Today we’re enjoying some photos from Mary Murphy.
A few years ago I sent you pictures of my garden and ice lanterns. Today’s photos are all close-ups. Look for some surprise visitors! There are a couple of tree frogs in some of the photos. I live in Minnetonka, Minnesota, and have been gardening for about fifteen years. I just love it, and I try new plants from seed every year. I also can’t resist some beautiful nursery gems.
Breadseed poppy (Papaver somniferum, annual). This plant is indeed the source of the poppy seeds in your poppy seed muffin, but the flowers are pretty stunning as well. They come in a wide range of colors, ranging from dark reds and purples to soft pink like this and onto white.
Delphinium elatum (Zones 3–8) is famous for its blue flowers and its love of cool weather.
Four o’clock (Mirabilis jalapa, Zones 7–11 or as an annual) has flower buds ready to pop open in, as the name suggests, the late afternoon.
Soft pink hollyhock (Alcea rosea, Zones 3–8) is a classic cottage-garden flower usually grow as a biennial. It produces just leaves the first year, then huge spires of these incredible flowers the second year. As you can see, the bees are big fans as well.
A sunflower (Helianthus annuus, annual) bud gets ready to open, although it already looks incredible.
Larkspur (Consolida ajacis, annual) look a lot like delphiniums but are quick-growing annuals rather than perennials.
‘Rosella’s Dream’ lily (Lilium ‘Rosella’s Dream’, Zones 3–8) opens incredible pink blooms with contrasting dark stamens.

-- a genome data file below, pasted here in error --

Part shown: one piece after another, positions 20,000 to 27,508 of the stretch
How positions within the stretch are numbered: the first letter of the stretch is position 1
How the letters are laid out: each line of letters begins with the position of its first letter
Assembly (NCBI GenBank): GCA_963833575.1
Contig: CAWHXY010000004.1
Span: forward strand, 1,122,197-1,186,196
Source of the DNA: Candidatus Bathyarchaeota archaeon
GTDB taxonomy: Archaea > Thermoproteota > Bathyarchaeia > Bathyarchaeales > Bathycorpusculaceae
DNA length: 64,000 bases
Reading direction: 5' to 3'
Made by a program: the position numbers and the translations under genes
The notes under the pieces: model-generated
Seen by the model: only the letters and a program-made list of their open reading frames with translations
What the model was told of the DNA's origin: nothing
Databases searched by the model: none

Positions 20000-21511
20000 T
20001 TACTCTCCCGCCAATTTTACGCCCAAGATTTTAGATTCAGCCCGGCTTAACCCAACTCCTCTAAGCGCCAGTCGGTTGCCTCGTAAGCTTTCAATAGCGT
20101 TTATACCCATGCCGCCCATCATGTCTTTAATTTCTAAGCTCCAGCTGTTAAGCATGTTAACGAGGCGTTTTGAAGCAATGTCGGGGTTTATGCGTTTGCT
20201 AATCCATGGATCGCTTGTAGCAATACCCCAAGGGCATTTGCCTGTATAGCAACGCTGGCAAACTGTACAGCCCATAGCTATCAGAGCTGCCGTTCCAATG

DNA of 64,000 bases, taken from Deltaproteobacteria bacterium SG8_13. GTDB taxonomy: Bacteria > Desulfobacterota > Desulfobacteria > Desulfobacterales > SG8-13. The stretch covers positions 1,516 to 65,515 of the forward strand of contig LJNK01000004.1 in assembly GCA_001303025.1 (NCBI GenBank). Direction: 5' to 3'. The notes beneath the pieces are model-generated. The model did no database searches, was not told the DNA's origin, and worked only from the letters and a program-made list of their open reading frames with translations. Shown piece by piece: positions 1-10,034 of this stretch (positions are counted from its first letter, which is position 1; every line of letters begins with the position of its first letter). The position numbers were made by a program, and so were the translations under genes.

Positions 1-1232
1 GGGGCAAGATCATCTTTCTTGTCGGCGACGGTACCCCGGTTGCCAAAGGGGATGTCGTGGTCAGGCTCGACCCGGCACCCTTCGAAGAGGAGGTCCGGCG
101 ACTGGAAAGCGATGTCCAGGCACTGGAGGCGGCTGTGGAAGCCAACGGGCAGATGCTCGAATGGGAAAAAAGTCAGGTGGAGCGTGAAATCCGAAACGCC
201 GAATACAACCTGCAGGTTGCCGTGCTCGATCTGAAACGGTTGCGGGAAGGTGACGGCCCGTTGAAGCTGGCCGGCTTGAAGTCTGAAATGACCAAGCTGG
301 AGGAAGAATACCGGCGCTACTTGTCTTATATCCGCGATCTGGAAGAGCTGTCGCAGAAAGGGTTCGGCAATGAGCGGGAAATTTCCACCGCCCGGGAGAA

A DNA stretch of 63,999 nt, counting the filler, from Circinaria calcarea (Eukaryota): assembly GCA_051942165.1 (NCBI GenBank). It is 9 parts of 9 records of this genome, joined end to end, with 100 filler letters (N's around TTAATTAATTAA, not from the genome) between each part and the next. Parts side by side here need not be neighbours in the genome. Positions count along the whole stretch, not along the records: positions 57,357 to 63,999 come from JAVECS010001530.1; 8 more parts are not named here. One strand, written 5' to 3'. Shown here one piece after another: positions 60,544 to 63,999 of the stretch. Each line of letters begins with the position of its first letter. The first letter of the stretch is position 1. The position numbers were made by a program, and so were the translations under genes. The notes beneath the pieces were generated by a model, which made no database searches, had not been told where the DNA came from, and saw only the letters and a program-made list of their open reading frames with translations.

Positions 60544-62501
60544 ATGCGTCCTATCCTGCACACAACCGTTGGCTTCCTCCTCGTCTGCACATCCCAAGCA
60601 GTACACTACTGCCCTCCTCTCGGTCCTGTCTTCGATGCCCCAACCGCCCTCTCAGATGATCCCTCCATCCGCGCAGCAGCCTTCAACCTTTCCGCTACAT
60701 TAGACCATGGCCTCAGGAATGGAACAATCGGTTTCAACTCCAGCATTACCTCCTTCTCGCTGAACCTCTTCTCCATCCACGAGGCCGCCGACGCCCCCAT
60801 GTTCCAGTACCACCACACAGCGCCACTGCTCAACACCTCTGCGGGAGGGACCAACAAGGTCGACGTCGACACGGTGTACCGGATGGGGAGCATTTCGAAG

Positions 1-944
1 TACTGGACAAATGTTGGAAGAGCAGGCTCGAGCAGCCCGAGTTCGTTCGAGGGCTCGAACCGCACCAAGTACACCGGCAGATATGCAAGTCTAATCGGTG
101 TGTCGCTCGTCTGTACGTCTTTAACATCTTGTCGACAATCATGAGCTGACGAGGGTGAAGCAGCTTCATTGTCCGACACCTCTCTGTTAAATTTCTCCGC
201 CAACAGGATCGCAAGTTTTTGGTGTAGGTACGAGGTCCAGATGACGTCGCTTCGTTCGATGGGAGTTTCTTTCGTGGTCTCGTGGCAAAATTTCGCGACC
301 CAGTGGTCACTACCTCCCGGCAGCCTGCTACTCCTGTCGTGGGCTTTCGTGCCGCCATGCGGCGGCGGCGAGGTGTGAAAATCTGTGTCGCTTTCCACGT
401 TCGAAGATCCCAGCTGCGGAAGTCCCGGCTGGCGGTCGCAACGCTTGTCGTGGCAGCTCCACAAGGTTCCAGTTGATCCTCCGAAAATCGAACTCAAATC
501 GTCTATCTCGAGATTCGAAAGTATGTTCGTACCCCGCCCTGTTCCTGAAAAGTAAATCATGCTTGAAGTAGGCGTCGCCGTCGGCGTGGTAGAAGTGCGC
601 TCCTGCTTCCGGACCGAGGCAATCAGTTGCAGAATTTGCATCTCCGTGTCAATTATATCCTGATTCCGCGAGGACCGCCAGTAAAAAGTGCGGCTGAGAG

A little tree frog hangs out on a rudbeckia (Rudbeckia hirta, Zones 3–7).
Sundrops (Oenothera, Zones 3–8) with cheery yellow flowers
Another tree frog is nestled down in this vivid daylily (Hemerocallis hybrid, Zones 3–10).
That poppy is so very pretty.
Love your closeup photos!
Just lovely to see the closeups. Little frog too. Love the sunflower can imagine when in bloom plus pink hollyhocks! I’ll look out for them. Thank you.
I've never thought about the kind of poppy seeds used on baked goods! I've learned something new!
Your Breadseed poppy (Papaver somniferum is spectacular!
I just scoured the internet looking for one as pretty as yours and there are none to be had...well that's what Pinterest is good for LOL- I'll be saving your photo for sure, and also your Hollyhock -oh that is just the kind of Hollyhock I've been looking for- nice clear pink! Do you have a name for it?
I wish I was your neighbor, I'd be begging for some seeds!
And of course your great little frog photo- what a lucky photo that was to get!
Everything is so lovely - no wonder the tree frogs hang out in your flowers! That breadseed poppy is unbelievably beautiful, almost doesn't look real. Thanks for sharing all of this with us.
Thanks for the lovely comments. I purchased the breadseed poppy seeds from the Floret Farms website. They are beautiful but are so fragile, many fell apart as I was cutting to bring inside.
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